In K2, Mr. Lynch incorporates new skills into “The Five,” putting respect for instruments into action. The routine still gives students a multi-sensory mnemonic and adds practice of how to hold percussion instruments quietly at rest, ready, and playing positions. Each instrument has a different set of positions, and students remember the different techniques for each instrument by practicing this routine.
The Five is…
Two, (Raise a silent hand)
Three, Respect your friends
Four, Respect the instrument
Five, safe body criss cross (if they’re in chairs, they say flat feet, on the edge)
Students take great pride in being able to move from rest to ready positions without making a sound. It showed up on stage as Lynch led them through the musical-instrument equivalent of red-light green-light. The circle of students beamed out at the audience as they expertly and soundlessly moved their bells and tambourines from their laps to elbow height, and back.
This playful practice gets them ready to hold and use orchestral instruments.
Using the same guided sound and motion style activity that Ms. Ramos used in K1, students in K2 use instruments to build on the rhythms they explored with their hands, feet, and voices. Adding news skills stretches each young musician’s artistry. As students copy each other’s sounds, they must adapt the motions: a bell, drum, or rasp each requires a different motion. Students demonstrated this technical expertise by preserving the original creator’s rhythm, but producing beautiful layered sounds.
As students pretended to move into Grade 1, Mr. Garver showed the ways that they use an expanded mnemonic routine called “The Ten” to give students good form: back in a straight line and feet forward on the chair, and ending by creating a balanced position for plucking their strings with an L-shaped finger.
The Ten is…
0 Rest Position
1 Stand Up
2 Feet Together
3 Make a V
4 Take a Step
5 Sway like a tree in the wind
6 Show your strings
7 Eye on the button
8 Float on down
9 Rest Your Jaw
10 Sit on the edge
L Chant: I love music, yes I love music, really love music, so I pizz-i-ca-to.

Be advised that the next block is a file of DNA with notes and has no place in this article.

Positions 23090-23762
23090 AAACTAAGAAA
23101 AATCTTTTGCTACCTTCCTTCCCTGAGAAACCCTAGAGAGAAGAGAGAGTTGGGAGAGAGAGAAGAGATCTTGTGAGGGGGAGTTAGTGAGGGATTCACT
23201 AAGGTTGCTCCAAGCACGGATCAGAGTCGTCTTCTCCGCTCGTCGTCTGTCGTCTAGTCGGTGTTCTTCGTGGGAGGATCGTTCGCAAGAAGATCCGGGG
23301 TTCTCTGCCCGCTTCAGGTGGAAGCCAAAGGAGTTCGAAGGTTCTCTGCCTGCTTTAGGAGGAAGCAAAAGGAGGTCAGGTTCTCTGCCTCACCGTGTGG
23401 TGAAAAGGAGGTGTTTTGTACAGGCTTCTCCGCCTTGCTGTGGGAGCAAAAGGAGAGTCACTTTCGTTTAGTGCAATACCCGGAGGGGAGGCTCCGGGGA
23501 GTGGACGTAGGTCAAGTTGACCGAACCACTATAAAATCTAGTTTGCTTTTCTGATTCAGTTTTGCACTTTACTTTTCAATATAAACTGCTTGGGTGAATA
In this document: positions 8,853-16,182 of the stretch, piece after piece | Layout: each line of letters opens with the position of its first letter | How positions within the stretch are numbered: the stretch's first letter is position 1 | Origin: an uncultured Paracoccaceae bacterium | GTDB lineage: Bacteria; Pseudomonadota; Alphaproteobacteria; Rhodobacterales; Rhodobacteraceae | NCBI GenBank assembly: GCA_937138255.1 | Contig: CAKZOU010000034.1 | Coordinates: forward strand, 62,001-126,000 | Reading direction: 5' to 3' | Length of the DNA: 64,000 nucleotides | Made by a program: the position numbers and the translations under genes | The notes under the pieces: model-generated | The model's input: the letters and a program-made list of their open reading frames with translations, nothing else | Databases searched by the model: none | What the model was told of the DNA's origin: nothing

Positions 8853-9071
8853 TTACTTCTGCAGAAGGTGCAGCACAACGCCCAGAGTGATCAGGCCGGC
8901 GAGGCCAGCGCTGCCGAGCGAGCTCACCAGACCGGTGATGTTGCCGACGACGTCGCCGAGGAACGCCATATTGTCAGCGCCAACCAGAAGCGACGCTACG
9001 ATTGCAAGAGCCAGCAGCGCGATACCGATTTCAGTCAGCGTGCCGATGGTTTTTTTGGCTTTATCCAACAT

Catching students up to where they are today in Grade 2, the Aretha Franklin Orchestra demonstrated a call-and-response improvisation game that students play. Just as in the earlier grades, the student leader creates a rhythm. To add a bit more complexity, the others in the orchestra play back something that is either the same or different notes, but the same rhythm, and soloists may repeat back something exactly the same or completely different. The resulting in a fun musical game that sounds complex, layered, and alternately harmonious and cacophonous.
This structure allows Conservatory Lab’s young artists to explore the sounds their instruments make individually and as a group. As they move through the year, Grade 2 students start out with open strings and single-note rhythms, mimicking the monotone sounds that students could make with just hand-claps, and then modify to more complexity by moving to multiple strings and adding fingerings.
The Grade 2 students and Mr. Garver closed out with audience participation, showcasing their classic crowd-pleaser. Garver started a rhythm, “Stomp Stomp Clap,” and once the audience was fully engaged in stomping and clapping he starts his solo and cues the students to play the chords of We will! We will Rock YOU!
The audience was so engaged during this that they gave the students and teachers of Conservatory Lab a standing ovation.